The city of Düren and the municipality of Kreuzau want to examine how a “geothermal heat pipeline” can connect industries with high heat requirements at 120 degrees Celsius, i.e. the many regional paper mills and metal processing companies. The return heat would be used to supply district heating customers with temperatures of 80 or 40 degrees Celsius. Industries that previously used lignite from the nearby open-cast mine could in future be supplied with thermal water at over 150 degrees from geological structures at a depth of 4,000 meters below Düren. If necessary, promising geological layers in the area of ??the planned Fraunhofer research power plant in the neighboring village of Weisweiler could also be used.

From a competition to the roundtable

The use of deep geothermal energy has great potential in North Rhine-Westphalia. Climate protection and the energy transition make it necessary to look at all forms of renewable energies. Currently, the local and district heating networks in North Rhine-Westphalia are almost exclusively supplied from fossil energy sources. The Fraunhofer Institute for Energy Infrastructures and Geothermal Energy IEG uses its expertise to advance research in connection with geothermal energy and heating networks and provides impetus for the application of the technology.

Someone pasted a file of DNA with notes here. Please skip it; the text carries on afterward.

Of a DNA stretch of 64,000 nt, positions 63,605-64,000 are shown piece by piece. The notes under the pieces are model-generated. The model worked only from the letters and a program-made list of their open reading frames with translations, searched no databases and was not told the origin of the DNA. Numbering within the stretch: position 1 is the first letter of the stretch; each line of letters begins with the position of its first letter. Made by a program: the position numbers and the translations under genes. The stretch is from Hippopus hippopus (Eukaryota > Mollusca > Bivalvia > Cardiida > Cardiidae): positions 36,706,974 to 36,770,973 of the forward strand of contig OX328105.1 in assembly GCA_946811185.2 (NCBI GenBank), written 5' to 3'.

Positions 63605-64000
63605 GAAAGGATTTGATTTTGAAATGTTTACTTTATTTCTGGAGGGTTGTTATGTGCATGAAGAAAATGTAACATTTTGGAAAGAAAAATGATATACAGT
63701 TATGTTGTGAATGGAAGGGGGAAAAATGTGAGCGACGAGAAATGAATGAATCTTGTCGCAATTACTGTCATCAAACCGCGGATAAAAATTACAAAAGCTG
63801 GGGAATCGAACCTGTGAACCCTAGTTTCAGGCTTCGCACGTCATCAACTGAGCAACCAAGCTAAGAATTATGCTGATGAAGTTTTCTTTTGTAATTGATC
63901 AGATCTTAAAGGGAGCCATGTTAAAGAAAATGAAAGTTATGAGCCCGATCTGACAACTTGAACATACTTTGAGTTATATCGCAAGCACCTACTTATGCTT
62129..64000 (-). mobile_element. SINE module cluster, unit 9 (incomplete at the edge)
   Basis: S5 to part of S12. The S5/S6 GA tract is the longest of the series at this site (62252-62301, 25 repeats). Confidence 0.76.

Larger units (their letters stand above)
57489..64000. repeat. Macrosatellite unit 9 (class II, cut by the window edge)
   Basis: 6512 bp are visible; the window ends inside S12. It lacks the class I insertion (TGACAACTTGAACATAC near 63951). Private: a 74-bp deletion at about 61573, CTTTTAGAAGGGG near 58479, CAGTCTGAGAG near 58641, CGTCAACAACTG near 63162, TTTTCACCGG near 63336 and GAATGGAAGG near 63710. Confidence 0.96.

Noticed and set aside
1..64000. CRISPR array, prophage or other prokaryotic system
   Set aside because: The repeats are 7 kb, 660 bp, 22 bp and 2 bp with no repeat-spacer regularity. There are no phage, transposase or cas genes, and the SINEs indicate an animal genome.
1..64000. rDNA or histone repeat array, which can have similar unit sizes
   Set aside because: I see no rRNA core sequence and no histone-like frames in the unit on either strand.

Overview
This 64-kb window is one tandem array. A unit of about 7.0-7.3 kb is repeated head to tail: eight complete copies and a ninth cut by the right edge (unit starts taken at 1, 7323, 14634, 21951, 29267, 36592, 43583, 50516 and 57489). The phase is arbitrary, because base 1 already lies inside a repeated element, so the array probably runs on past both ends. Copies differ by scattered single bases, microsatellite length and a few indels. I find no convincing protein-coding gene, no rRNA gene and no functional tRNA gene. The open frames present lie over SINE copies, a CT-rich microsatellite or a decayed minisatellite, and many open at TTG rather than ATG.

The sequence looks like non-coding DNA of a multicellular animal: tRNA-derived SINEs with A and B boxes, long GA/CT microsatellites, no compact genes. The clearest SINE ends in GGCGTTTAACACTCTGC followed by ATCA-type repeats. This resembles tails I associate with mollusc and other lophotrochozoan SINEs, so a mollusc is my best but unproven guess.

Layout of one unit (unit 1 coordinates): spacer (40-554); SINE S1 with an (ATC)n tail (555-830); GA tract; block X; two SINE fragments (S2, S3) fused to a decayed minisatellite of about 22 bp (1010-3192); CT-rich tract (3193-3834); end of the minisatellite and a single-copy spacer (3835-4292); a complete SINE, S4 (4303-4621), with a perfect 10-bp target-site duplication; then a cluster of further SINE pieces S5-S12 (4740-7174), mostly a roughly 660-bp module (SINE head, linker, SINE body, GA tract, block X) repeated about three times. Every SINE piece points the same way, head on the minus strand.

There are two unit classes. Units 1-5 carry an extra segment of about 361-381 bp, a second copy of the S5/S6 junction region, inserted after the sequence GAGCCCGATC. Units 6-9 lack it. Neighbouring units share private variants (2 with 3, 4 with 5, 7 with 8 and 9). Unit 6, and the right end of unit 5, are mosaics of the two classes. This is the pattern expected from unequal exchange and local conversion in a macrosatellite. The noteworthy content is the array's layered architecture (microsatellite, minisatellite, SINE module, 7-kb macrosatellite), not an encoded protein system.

The three projects that have now been selected pave the way for other municipalities that want to develop deep geothermal energy for a sustainable heat supply. Fraunhofer IEG also wants to pass on the impetus of the competition in cooperation with the municipalities that did not get a chance in the state competition. “I saw a lot of excellent ideas,” said Bracke happily about the quality of the competition. “It pays to continue discussions with local authorities and industry.” Cities such as Aachen, Mönchengladbach, Kempen, Bochum, Münster or Siegen have similarly favorable geological or energy-related framework conditions as the competition winners. Bracke would therefore like to set up a “Tiefengeothermie.NRW round table” so that municipalities, municipal utilities and heat-intensive companies can develop a common learning curve, exchange their experiences and quickly find imitation of successful ideas. “In addition to strategies for geological subsurface exploration, there are questions of network integration, communication and mediation of acceptance, funding opportunities and project management for municipal deep geothermal projects.”

With the competition “Heat from deep geothermal energy for North Rhine-Westphalia”, the state government is supporting the development of deep geothermal potential in North Rhine-Westphalia in three projects with up to 500,000 euros each. The address was municipalities or associations of municipalities who, in a consortium with local energy providers, industrial companies and North Rhine-Westphalian research institutions, would like to examine the integration of deep geothermal energy into the municipal energy supply as part of a feasibility study. All applications received were evaluated by an independent expert jury consisting of external experts and representatives of the Ministry of Economics, Innovation, Digitization and Energy of the State of North Rhine-Westphalia (MWIDE).

Source: Press release Fraunhofer IEG